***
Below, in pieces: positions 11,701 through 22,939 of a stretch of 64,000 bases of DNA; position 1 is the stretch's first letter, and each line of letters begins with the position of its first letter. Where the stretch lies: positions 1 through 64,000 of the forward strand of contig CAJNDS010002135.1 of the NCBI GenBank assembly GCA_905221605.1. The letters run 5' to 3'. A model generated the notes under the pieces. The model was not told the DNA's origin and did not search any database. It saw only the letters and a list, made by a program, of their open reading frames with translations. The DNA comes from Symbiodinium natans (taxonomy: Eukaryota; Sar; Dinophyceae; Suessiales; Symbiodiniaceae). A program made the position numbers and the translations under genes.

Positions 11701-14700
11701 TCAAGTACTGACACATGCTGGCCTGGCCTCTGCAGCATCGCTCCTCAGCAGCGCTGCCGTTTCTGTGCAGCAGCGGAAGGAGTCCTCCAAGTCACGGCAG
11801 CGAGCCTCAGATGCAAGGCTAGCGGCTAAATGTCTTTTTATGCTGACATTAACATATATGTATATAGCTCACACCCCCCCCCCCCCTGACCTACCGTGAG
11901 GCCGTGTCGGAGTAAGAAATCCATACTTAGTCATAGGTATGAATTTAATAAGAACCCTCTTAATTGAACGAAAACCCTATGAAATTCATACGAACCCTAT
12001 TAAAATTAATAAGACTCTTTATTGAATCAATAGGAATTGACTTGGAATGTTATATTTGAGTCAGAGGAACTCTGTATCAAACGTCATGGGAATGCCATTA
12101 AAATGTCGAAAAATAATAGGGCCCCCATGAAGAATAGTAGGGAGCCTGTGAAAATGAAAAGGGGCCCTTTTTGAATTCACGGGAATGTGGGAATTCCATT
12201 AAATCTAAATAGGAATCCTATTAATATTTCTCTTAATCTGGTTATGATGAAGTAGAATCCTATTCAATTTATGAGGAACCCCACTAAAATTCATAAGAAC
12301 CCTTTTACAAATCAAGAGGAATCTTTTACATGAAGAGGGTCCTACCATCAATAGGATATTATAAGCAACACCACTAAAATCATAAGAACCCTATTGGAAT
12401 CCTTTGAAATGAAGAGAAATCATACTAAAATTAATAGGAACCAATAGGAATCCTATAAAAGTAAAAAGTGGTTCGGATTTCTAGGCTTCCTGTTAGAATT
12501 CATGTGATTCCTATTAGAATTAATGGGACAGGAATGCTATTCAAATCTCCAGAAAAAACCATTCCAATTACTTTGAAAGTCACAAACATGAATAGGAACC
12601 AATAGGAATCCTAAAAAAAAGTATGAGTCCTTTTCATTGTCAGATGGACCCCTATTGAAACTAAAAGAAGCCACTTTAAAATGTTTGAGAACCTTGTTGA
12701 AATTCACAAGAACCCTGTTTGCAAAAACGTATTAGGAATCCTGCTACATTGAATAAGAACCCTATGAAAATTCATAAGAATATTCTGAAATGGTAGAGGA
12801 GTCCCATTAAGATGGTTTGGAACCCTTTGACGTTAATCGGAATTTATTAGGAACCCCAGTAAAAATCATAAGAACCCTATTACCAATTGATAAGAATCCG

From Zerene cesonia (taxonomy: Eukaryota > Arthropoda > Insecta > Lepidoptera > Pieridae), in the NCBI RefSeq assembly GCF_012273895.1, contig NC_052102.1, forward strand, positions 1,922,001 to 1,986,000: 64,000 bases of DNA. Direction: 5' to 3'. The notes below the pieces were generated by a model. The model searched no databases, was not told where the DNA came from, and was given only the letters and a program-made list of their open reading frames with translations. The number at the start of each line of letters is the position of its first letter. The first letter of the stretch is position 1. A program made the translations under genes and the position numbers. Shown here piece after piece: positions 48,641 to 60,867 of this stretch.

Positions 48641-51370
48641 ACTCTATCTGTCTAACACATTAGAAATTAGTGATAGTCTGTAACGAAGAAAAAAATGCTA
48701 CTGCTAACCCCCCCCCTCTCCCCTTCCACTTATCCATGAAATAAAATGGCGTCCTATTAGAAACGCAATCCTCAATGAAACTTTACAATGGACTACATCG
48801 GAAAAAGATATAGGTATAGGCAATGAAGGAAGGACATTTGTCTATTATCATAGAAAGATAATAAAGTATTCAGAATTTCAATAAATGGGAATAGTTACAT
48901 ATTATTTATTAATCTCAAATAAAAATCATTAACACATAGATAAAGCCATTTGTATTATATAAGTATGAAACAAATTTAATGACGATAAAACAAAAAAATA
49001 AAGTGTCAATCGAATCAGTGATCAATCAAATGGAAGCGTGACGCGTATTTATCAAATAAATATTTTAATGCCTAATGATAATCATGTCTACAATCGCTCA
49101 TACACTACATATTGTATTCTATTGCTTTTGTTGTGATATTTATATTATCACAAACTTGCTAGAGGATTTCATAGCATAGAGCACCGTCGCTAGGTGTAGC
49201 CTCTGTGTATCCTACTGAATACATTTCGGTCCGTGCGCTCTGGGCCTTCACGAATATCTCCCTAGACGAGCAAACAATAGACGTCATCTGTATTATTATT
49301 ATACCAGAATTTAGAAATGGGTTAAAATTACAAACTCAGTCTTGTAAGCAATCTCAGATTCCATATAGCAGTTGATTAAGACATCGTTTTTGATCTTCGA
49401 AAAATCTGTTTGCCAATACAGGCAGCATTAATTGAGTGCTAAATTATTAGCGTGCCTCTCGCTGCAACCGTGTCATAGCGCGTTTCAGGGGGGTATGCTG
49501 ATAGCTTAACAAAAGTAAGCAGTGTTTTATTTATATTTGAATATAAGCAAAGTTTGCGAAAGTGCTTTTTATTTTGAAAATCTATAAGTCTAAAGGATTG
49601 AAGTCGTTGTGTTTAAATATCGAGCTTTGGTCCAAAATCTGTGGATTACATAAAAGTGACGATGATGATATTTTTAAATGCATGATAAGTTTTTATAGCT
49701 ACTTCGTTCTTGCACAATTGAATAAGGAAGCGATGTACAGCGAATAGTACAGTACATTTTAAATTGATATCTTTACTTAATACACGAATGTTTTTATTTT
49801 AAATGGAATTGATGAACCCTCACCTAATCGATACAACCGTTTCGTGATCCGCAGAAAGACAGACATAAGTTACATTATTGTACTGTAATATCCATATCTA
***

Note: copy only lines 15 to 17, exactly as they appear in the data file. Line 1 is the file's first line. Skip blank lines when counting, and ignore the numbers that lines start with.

From Zerene cesonia (taxonomy: Eukaryota > Arthropoda > Insecta > Lepidoptera > Pieridae), in the NCBI RefSeq assembly GCF_012273895.1, contig NC_052102.1, forward strand, positions 1,922,001 to 1,986,000: 64,000 bases of DNA. Direction: 5' to 3'. The notes below the pieces were generated by a model. The model searched no databases, was not told where the DNA came from, and was given only the letters and a program-made list of their open reading frames with translations. The number at the start of each line of letters is the position of its first letter. The first letter of the stretch is position 1. A program made the translations under genes and the position numbers. Shown here piece after piece: positions 48,641 to 60,867 of this stretch.

Positions 48641-51370
48641 ACTCTATCTGTCTAACACATTAGAAATTAGTGATAGTCTGTAACGAAGAAAAAAATGCTA